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He said it was agreed that the government make available the sum of N1.2 trillion over six years at an annual rate of N200 billion for the revitalisation of the university sector, adding that it was followed with an immediate release of N200 mil­lion, while another N20 million was released in 2017.

According to him, the gov­ernment has failed to make any further release of the fund since then, adding that it was agreed in December 2020 that government will make avail­able the sum of N30 billion in January 2021 as part of one tranche while the balance of the tranche will be released at a later date.

He said, “That money was to be paid in January. This is No­vember and we are yet to see the money 11 months after and the meeting which was to be set up to work out the payment plan of the balance of N190 billion has not been set up.”

He also said the issue of earned academic allowance of the lecturers has also been lingering with the government failing to pay the N22.1 billion it owes them, adding that the controversy about sharing for­mula with other unions in the universities does not arise.

“The Ministry of Finance is not supposed to discuss sharing formula of earned academic al­lowance because it belongs to us. It was earned and it is only for our members. So, the issue of sharing does not even arise.

“The normal procedure is that for every one academic staff, you have one none aca­demic staff. But in several uni­versities, the reverse is the case. For example, in University of Ibadan, University of Nigeria, Nsukka, and Ahmadu Bello University, Zaria, the average academic staff is 3000. But they have close to 8,000 nonacademic staff.

“National Salaries Incomes and Wages Commission has re­moved most of our allowances in collaboration with IPPIS and I can tell you that we have some of our members that have not been paid for close to 17 months, while in their report, they ad­mitted that some people got double payment.

“Another issue is that of proliferation of state univer­sities. The states are creating more universities when they have not been able to fund the available ones. Abia has just created three and Delta State has also created three. We agreed that the NUC should up the standard of accreditation so that when you create one, you should be able to fund it.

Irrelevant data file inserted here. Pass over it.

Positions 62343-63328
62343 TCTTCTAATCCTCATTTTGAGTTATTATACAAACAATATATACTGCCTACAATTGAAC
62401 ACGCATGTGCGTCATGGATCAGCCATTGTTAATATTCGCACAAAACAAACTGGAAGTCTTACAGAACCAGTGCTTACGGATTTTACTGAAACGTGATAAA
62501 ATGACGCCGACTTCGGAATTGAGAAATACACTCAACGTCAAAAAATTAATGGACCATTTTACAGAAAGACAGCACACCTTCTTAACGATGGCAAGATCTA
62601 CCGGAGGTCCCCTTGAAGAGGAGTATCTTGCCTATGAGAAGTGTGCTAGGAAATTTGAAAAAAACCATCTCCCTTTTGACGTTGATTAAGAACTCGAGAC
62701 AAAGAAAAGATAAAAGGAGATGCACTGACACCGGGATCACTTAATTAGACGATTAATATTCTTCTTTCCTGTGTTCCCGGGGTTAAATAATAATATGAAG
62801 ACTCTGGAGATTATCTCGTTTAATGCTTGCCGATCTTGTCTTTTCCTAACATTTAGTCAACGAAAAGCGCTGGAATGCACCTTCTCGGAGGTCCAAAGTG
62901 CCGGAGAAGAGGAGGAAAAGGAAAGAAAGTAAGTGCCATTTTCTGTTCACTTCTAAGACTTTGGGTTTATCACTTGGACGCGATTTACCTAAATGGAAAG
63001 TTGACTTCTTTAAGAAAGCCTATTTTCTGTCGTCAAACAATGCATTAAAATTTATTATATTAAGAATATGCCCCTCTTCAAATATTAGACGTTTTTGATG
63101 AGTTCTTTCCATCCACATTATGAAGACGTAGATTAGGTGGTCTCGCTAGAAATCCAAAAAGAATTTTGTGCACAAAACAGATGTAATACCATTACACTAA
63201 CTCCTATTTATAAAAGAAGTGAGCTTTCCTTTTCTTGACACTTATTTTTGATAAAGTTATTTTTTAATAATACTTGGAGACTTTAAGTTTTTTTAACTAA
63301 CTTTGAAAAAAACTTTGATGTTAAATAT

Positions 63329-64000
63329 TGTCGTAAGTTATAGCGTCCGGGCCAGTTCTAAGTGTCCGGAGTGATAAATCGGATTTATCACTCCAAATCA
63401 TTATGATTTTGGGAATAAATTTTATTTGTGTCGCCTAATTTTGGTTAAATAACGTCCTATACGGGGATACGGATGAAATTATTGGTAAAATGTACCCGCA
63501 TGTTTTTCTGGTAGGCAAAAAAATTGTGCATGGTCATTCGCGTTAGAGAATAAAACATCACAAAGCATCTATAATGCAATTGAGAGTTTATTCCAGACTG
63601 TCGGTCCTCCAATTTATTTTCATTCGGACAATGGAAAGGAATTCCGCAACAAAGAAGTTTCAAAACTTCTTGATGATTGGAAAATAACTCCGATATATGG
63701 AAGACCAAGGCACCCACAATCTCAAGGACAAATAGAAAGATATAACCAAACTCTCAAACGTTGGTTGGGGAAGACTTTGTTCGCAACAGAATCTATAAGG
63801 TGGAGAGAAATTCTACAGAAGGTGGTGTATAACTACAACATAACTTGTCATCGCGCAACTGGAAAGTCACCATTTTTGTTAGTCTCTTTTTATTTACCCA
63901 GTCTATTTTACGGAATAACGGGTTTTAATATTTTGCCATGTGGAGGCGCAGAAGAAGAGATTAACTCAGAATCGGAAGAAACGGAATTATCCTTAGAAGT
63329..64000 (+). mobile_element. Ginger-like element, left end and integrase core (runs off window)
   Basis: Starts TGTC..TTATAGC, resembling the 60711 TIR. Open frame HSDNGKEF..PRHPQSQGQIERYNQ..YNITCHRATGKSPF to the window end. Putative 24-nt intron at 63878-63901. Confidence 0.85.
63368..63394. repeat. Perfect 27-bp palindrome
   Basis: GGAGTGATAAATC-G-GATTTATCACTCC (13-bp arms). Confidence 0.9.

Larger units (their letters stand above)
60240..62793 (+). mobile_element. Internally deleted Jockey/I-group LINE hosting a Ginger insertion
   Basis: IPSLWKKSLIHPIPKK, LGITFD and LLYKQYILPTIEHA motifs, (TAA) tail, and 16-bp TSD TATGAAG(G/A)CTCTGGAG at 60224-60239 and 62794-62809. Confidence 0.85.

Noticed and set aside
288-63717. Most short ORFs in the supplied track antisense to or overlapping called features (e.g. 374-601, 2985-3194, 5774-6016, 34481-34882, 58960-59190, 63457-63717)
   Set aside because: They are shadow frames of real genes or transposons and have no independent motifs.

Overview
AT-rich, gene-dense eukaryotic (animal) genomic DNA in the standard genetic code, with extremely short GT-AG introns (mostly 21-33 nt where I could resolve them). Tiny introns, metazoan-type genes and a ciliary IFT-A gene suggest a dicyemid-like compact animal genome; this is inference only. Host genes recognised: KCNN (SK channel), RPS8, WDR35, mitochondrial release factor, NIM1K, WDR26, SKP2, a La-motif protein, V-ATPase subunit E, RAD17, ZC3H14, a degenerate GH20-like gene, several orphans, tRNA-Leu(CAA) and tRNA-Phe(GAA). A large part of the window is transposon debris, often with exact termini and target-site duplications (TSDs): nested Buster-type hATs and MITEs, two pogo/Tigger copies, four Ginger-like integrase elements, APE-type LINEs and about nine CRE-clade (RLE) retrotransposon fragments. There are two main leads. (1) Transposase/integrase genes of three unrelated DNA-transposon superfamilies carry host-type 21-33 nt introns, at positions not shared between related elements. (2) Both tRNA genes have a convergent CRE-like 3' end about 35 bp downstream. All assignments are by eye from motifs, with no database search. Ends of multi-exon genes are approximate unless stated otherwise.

“Working with the NUC, we worked out the standard and a bill is to be prepared and sent to the National Assembly to up the standard for the establishment of universities,” ASUU said.

Also speaking, Minister of State for Education, Emeka Nwajiuba, said the ministry was in agreement with the presentation of the union, but stressed that there was no need for them to go on another strike since the government was do­ing everything possible to im­plement the agreement.

Minister of Finance, Zain­ab Ahmed, disclosed that the ministry only work on payment advice from the Education Min­istry, adding that they have relieved such advice from the ministry, noting that they are working out the payment of an additional N10 billion in ad­dition to the N20 billion already released for the purpose of the revitalisation fund.

She expressed shock that some lecturers were being owed salaries of up to 17 months and asked the union to make a for­mal presentation saying, “We only have information from about four universities and we are working on that already”.

She assured that all payment to the union will be sorted out within the next one week, but was quick to add that the N22.1 billion earned allowance was part of the supplementary budget passed by the National Assembly which also included money for the health sector and payment of arrears of mini­mum wage.”